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Description of a free energy calculation output

Free Energy Perturbation

When running FEP, the alchOutFile contains electrostatic and van der Waals energy data calculated for alchLambda and alchLambda2, written every alchOutFreq steps. The column dE is the energy difference of the single configuration, dE_avg and dG are the instantaneous ensemble average of the energy and the calculated free energy at the time step specified in column 2, respectively. The temperature is specified in the penultimate column. Upon completion of alchEquilSteps steps, the calculation of dE_avg and dG is restarted. The accumulated net free energy change is written at each lambda value and at the end of the simulation.

Whereas the FEP module of NAMD supplies free energy differences determined from equation (59), the wealth of information available in alchOutFile may be utilized profitably to explore different routes towards the estimation of $ \Delta A$ . Both BAR and SOS methods, which combine advantageously direct and reverse transformations to improve convergence and accuracy of the calculation, represent relevant alternatives to brute-force application of the FEP formula [46].

Within the SOS framework, the free energy difference between states $ \lambda_i$ and $ \lambda_{i+1}$ is expressed as:

$\displaystyle \exp(-\beta \Delta A_{i \rightarrow i+1}) = \frac{\displaystyle \... H}({\bf x}, {\bf p}_x; \lambda_{i+1}) \right] \right\} \right\rangle_{i+1}}$ (61)

and can be readily used with the statistical information provided by the forward and the backward runs.

Thermodynamic Integration

When running TI free energy calculations, the elec_dU/dl and vdW_dU/dl values reported in tiOutFile are the derivatives of the internal energy with respect to $ \lambda $ -- i.e.  $ \frac{\partial
U}{\partial\lambda}$ for electrostatics and, van der Waals, respectively. dU/dl values are averages over the last tiOutFreq steps. Cumulative averages for each component are reported alongside in the _avg columns.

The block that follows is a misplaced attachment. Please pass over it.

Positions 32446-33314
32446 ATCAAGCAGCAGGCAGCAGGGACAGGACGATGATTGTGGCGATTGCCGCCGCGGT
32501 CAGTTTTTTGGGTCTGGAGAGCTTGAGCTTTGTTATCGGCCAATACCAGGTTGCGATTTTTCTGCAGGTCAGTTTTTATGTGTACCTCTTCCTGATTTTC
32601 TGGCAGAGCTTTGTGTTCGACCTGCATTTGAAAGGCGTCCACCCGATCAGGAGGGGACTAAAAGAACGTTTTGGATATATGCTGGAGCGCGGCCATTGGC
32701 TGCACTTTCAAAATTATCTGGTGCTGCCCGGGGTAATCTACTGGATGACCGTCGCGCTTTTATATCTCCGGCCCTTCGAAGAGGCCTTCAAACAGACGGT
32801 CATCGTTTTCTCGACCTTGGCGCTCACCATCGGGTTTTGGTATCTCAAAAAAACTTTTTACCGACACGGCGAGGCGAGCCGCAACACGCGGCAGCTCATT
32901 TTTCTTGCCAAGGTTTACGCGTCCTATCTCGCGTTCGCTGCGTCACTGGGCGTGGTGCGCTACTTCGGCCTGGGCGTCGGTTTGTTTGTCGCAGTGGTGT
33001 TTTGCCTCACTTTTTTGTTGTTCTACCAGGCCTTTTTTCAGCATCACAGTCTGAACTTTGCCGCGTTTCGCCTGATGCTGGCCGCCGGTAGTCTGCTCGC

The electrostatics and vdW are separated following a partition scheme -- that is, the ``appearing'' and the ``disappearing'' atoms are accounted for separately. ``Partition 1'' contains those atoms whose interactions are switched up as $ \lambda $ increases -- i.e. flagged with 1 in the alchFile. ``Partition 2'' represents those atoms whose interactions are switched down as $ \lambda $ increases -- i.e. flagged with -1. $ \Delta A$ values for each component are obtained by integrating from $ \lambda = 0$ to $ 1$ using the respective ELEC / VDW LAMBDA listed for each partition after the title.

Analysis is handled by the NAMD_ti script, available from

Although the output format of may appear to lend itself easily to interpretation of the individual contributions to the free energy total (elec and vdW for each partition), this is rarely appropriate as these values are path-dependent. For example, an output such as

          |         |    elec   |    vdW    |   Subtotal  |
          | Part. 1 |   -0.5748 |   -6.3452 |    -6.9200  |
          | Part. 2 |    0.5391 |    4.9387 |     5.4778  |
          | Subtotal|    0.6048 |    0.3293 |   -12.3978  |
          Total deltaG for transition lambda 0 -> 1: -12.3978

may encourage interpretations along the lines of "the free energy for switching on the van der Waals interactions for the atoms of partition 1 was -6.35kcal/mol". This is only correct in the very narrow context of the simulation setup and parameters used in this case and is not informative in a broader sense.

Figure: Sample TI data ( $ log(\left <\frac {\partial U}{\partial \lambda }\right >)$ against $ \lambda $ ). The blue shaded area shows the integral with fine sampling close to the end point. The red area shows the difference when $ \lambda $ values are more sparse. In this example, insufficient sampling before $ \lambda $ $ \simeq $ 0.1 can result in a large overestimation of the integral. Beyond $ \simeq $ 0.2, sparser sampling is justified as dE/d$ \lambda $ is not changing quickly.

The choice of $ \lambda $ values will depend on the application, but in general it is important to examine the shape of the curve to ensure that sampling is adequate to give a good estimate of the integral. In particular, it will be necessary to sample more finely towards the end points in order to accurately account for the strong repulsive van der Waals forces encountered when inserting particles into a system (see Figure 10).

next up previous contents index
Next: Accelerated Sampling Methods Up: Alchemical Free Energy Methods1 Previous: Examples of input files   Contents   Index